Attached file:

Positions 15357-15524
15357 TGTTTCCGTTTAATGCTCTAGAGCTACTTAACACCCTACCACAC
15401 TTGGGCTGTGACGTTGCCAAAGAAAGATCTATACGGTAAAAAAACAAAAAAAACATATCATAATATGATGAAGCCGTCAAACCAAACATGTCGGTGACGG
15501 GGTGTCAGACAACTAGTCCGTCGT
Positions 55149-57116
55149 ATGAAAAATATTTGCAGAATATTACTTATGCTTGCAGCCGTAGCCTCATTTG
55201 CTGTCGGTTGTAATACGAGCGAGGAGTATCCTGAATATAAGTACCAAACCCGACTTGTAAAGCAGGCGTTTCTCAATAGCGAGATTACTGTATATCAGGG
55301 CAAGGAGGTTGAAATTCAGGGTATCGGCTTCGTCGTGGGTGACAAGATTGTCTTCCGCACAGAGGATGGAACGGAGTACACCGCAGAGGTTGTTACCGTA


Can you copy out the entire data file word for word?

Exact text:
Positions 15357-15524
15357 TGTTTCCGTTTAATGCTCTAGAGCTACTTAACACCCTACCACAC
15401 TTGGGCTGTGACGTTGCCAAAGAAAGATCTATACGGTAAAAAAACAAAAAAAACATATCATAATATGATGAAGCCGTCAAACCAAACATGTCGGTGACGG
15501 GGTGTCAGACAACTAGTCCGTCGT
Positions 55149-57116
55149 ATGAAAAATATTTGCAGAATATTACTTATGCTTGCAGCCGTAGCCTCATTTG
55201 CTGTCGGTTGTAATACGAGCGAGGAGTATCCTGAATATAAGTACCAAACCCGACTTGTAAAGCAGGCGTTTCTCAATAGCGAGATTACTGTATATCAGGG
55301 CAAGGAGGTTGAAATTCAGGGTATCGGCTTCGTCGTGGGTGACAAGATTGTCTTCCGCACAGAGGATGGAACGGAGTACACCGCAGAGGTTGTTACCGTA